Network TV takes page out of Hollywood’s book
Sean Sweany | Wednesday, January 31, 2007
Just about any night of the week, television viewers can tune in to shows so elaborate, complex and effects-filled it seems Hollywood has invaded the small screen. While this has been somewhat of a staple in television since its inception in the 1950s, modern technology allows television series creators to create more wide-ranging and engaging programs than ever before.
Television used to be more straightforward with “Seinfeld” and “E.R.,” but it has become – more than ever – an experience for its viewers thanks to the inclusion of technical and specific terminology and jargon. The various incarnations of “CSI” and “Law and Order” spinoffs began the pattern of giving viewers an in-depth look into the workings of crime investigation and courtroom procedure.
As television viewers demanded even more detail and connectedness to their shows, the concept of serialization became the hottest method of snaring audiences and keeping them loyal to a show. This meant that a program would tell a large story arc over the course of a season while telling smaller, more detailed stories in each individual episode.
To entice viewers to watch these serial shows, producers make use of eye-catching features such as multiple locations that often feature large-scale set pieces, large casts of characters and numerous special effects. These on-camera elements are combined with smart writing from shows like “Law and Order” to create television shows that are in essence weekly movies broadcast into homes all over the world.
Current shows are most famous for adopting this style, but early television pioneered the trend with shows like “The Adventures of Davy Crockett,” starring Fess Parker. Walt Disney created this serialized show in 1954 to tell various stories from the life of the “king of the wild frontier.” The shows were aired in serial format and were not simple, studio-based shows, but were filmed on realistic sets.
In the modern era, “24” continued this trend while employing technological advances to create more realistic special effects than those used in the 1950s. Show creators adopted an epic scope to tell their story while also creating characters with enough depth to solicit sympathy and attraction from viewers. Many Hollywood actors including Keifer Sutherland, Elisha Cuthbert and Dennis Hopper were attached to “24,” giving the show an acting credibility that earned it dozens of awards.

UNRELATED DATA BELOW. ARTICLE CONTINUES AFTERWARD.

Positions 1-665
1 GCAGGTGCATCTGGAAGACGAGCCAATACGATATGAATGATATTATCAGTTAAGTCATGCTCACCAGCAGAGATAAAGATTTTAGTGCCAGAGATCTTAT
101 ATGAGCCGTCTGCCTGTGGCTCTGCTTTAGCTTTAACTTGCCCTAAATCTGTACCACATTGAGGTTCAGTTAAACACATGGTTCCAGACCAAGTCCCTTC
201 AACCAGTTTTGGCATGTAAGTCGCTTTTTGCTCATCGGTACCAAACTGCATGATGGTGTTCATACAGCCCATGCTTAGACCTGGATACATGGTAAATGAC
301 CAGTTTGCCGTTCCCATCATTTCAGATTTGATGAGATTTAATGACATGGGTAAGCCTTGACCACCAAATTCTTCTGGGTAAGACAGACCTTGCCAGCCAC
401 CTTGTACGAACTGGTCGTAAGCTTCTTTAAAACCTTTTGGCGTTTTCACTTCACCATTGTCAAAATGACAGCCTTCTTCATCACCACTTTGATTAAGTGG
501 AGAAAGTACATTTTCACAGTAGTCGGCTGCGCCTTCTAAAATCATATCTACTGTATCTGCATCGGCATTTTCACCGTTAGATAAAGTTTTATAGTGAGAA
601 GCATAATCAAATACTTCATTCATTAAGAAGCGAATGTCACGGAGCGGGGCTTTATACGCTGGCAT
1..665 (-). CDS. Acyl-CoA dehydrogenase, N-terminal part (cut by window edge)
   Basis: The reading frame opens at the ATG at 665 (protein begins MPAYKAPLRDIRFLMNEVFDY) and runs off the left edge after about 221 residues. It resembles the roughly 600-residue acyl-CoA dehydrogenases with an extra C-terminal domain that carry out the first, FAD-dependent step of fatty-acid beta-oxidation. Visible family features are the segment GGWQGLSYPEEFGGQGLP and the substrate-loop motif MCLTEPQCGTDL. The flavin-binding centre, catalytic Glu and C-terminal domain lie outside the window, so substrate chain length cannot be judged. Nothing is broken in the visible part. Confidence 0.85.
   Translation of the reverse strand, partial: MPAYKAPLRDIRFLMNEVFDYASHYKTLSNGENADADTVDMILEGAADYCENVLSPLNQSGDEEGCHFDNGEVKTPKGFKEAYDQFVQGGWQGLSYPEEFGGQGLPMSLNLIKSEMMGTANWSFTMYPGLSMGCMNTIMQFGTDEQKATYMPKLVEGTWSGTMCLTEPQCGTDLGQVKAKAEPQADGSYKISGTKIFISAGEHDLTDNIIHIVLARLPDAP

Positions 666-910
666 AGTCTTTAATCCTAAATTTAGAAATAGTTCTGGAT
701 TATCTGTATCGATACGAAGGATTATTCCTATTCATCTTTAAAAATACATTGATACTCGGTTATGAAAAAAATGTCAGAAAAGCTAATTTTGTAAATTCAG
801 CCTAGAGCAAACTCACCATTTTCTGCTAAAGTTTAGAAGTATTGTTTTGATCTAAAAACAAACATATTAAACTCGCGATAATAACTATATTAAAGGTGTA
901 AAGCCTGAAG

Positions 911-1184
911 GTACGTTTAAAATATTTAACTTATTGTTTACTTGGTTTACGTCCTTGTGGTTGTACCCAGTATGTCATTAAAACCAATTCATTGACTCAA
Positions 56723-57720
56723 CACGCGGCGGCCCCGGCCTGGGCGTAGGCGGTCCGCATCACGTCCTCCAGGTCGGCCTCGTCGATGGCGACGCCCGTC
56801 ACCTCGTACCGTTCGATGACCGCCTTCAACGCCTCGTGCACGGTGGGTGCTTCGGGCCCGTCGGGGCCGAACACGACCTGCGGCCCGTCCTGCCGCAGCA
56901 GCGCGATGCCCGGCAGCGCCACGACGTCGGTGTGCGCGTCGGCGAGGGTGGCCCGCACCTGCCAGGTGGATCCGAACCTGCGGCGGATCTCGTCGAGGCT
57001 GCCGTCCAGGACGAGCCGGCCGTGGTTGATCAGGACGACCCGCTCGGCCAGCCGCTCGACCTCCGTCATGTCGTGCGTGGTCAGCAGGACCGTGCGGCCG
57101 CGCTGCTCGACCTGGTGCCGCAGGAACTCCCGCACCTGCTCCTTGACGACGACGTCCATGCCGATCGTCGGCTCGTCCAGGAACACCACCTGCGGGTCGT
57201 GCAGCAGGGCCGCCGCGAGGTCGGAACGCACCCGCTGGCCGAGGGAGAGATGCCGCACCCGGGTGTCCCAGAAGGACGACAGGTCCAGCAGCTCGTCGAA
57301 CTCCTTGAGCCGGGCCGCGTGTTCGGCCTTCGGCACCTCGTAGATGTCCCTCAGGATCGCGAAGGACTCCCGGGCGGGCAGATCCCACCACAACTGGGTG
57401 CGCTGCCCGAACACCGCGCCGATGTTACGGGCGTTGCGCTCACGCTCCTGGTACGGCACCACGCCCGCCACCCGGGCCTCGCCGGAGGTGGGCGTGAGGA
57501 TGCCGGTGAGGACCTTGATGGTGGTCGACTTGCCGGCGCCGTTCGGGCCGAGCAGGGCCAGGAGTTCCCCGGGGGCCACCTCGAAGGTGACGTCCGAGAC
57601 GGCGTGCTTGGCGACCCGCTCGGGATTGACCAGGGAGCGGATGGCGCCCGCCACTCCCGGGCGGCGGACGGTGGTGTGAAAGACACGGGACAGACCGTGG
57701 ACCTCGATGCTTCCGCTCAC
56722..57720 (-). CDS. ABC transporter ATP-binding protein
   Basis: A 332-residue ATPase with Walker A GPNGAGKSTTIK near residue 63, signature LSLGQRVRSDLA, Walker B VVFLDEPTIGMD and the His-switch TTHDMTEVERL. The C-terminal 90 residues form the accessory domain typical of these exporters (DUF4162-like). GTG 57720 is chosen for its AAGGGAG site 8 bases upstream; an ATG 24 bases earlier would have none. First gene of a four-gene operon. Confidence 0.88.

The success of “24” was aided by already existing audiences familiar with similar cinematic, serial television shows on other networks including HBO’s “The Sopranos,” “Lost” and, more recently, Fox’s “Prison Break.” The trend of using Hollywood actors continued with ABC’s “Lost,” which stars “Lord of the Rings” actor Dominic Monaghan (Merry Brandybuck), and Bryan Singer – who directed the first two “X-Men” films – is a producer of Fox’s “House.” These shows mimick the engaging characters and compelling storylines of “24” and became almost cult-phenomena within weeks of their respective debuts.
Unlike their film counterparts, shows such as these benefit from their continued existence in that fans have the ability to influence decisions show creators make as the seasons progress. Internet communities have sparked changes on “Lost,” especially with respect to how the show reveals its mysterious secrets.
Fans of “24” called a telephone number repeatedly displayed on cell phones that were seen during airings of the show. They were then connected to the “Fan Phone,” which gave them a chance to interact with and give input to the show’s creators. The end result of this fan interaction allows serial television shows to look like movies, but also adapt to changing times and audiences.
The effort that goes into making a single episode of this type of show is immense, with several days of 14-hour shoots necessary for one episode of “24.” This sheer amount of work causes very few serial shows like “24” to succeed, but when they do, the result is television as immersive and captivating as the movies.